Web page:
By Alastair Macdonald
BRUSSELS (Reuters) - The European Union has seen little evidence that Turkey has managed to reduce departures of migrants for Greek islands in the two weeks since it signed an agreement to do so, an EU document showed on Thursday.
The report by the Luxembourg government, in its current capacity as president of EU ministerial councils, said about 4,000 people a day arrived from Turkey since the accord on Nov. 29, a "slight reduction" from the 5,000-6,000 seen earlier in that month. But this was not necessarily due to Turkish action.
"This decrease may, however, also be attributed to other factors," said the report, seen by Reuters and sent to EU leaders ahead of a summit on Thursday in Brussels at which they will discuss efforts to stem the migration crisis.
A separate report on the functioning of the EU-Turkey action plan agreed with Prime Minister Ahmet Davutoglu in Brussels has concluded that migrant arrivals from Turkey were "practically unchanged" in the two weeks after the signing from the two weeks preceding it, an EU official said.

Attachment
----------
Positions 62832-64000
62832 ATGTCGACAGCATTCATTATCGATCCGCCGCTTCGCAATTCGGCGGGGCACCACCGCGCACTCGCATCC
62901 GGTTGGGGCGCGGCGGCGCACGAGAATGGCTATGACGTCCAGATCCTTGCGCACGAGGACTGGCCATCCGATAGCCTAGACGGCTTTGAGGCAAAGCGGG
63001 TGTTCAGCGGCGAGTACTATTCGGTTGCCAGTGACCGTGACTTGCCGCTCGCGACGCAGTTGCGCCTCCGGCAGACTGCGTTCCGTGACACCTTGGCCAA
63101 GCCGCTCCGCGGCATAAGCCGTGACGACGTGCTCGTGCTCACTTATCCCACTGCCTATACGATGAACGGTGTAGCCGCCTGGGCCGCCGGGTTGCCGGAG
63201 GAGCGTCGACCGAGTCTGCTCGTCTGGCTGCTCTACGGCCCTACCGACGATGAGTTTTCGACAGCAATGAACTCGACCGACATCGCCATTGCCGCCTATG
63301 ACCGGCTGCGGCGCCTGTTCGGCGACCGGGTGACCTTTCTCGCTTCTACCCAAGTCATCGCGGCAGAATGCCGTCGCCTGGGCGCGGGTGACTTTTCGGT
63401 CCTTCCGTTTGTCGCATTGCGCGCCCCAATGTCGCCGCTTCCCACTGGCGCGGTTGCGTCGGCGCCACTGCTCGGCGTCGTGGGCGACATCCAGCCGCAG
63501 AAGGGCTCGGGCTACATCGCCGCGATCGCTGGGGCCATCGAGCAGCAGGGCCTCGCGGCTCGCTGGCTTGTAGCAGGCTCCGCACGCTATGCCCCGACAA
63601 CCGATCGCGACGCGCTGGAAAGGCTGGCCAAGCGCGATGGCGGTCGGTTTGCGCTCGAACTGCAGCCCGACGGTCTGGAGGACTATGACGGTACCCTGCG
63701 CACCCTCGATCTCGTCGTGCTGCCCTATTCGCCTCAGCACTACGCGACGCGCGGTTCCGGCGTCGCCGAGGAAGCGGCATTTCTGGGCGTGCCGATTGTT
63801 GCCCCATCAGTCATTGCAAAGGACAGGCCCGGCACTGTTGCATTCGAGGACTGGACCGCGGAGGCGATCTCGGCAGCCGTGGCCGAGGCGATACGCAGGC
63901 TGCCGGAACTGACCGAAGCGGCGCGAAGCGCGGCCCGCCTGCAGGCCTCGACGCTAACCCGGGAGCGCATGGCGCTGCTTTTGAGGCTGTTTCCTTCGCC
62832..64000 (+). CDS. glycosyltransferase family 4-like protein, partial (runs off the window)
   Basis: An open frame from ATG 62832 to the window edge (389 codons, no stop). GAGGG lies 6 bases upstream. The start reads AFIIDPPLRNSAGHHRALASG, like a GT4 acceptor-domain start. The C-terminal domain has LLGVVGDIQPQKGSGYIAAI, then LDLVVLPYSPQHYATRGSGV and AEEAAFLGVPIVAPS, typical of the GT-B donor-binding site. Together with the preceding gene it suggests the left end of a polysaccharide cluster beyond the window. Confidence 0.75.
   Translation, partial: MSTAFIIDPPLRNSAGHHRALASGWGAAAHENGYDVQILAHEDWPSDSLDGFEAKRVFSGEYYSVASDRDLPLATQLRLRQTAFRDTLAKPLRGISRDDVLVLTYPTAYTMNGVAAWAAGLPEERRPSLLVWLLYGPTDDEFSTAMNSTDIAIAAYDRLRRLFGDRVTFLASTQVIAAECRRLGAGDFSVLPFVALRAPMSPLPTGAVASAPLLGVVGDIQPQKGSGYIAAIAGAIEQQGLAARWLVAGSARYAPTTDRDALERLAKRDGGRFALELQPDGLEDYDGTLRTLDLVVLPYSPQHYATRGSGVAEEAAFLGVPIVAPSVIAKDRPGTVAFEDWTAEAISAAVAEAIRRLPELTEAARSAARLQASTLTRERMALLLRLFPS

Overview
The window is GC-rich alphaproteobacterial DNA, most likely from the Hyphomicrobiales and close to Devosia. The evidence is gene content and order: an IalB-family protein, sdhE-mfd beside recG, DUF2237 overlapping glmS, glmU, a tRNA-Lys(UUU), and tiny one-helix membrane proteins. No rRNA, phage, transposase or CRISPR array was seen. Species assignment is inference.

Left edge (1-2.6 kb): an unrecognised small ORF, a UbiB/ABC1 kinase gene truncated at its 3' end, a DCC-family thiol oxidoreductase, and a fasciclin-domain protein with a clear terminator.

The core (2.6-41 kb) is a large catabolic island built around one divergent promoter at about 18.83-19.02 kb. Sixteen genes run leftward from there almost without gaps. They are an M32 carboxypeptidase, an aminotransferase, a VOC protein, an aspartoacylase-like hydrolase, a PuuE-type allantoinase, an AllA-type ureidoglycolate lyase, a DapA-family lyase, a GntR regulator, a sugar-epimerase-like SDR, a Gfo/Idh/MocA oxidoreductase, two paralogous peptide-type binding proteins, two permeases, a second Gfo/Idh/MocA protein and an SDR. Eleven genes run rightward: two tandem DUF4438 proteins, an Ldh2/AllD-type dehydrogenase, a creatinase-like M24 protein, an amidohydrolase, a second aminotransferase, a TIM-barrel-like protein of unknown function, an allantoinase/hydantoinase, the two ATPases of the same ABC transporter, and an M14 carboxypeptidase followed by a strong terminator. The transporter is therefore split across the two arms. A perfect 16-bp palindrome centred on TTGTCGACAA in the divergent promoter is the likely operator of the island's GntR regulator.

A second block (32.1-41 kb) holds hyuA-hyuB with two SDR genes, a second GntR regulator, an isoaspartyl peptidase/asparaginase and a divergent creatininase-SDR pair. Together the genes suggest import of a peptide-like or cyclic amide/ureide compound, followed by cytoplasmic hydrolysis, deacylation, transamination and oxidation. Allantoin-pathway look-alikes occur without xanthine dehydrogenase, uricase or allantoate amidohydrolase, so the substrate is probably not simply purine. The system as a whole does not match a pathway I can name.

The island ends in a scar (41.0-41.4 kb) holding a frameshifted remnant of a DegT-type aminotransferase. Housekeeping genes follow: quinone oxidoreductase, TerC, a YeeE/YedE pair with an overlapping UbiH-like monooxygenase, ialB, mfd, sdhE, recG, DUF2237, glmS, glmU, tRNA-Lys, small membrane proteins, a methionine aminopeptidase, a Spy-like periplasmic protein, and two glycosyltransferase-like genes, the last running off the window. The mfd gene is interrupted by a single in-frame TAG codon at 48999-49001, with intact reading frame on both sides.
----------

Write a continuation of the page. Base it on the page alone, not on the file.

EU border agency Frontex has said arrivals in Greece in all of November were 108,000, roughly half the figure for October, largely because weather conditions had deteriorated. The agency said about 5,000 crossed in the last week of November.
Davutoglu met German Chancellor Angela Merkel and some other leaders before the main summit on Thursday to discuss a possible scheme to bring Syrian refugees directly from Turkey to Europe.
But many EU leaders have stressed that any such move depends on seeing evidence that Turkey is working to prevent people smugglers putting people to sea to reach Europe. That is also true of disbursement of the 3 billion euros ($3.3 billion) they pledged to Ankara on Nov. 29 and other concessions, such as easing visa rules for Turks coming to the EU.
(Reporting by Alastair Macdonald; Editing by Alissa de Carbonnel and Richard Balmforth)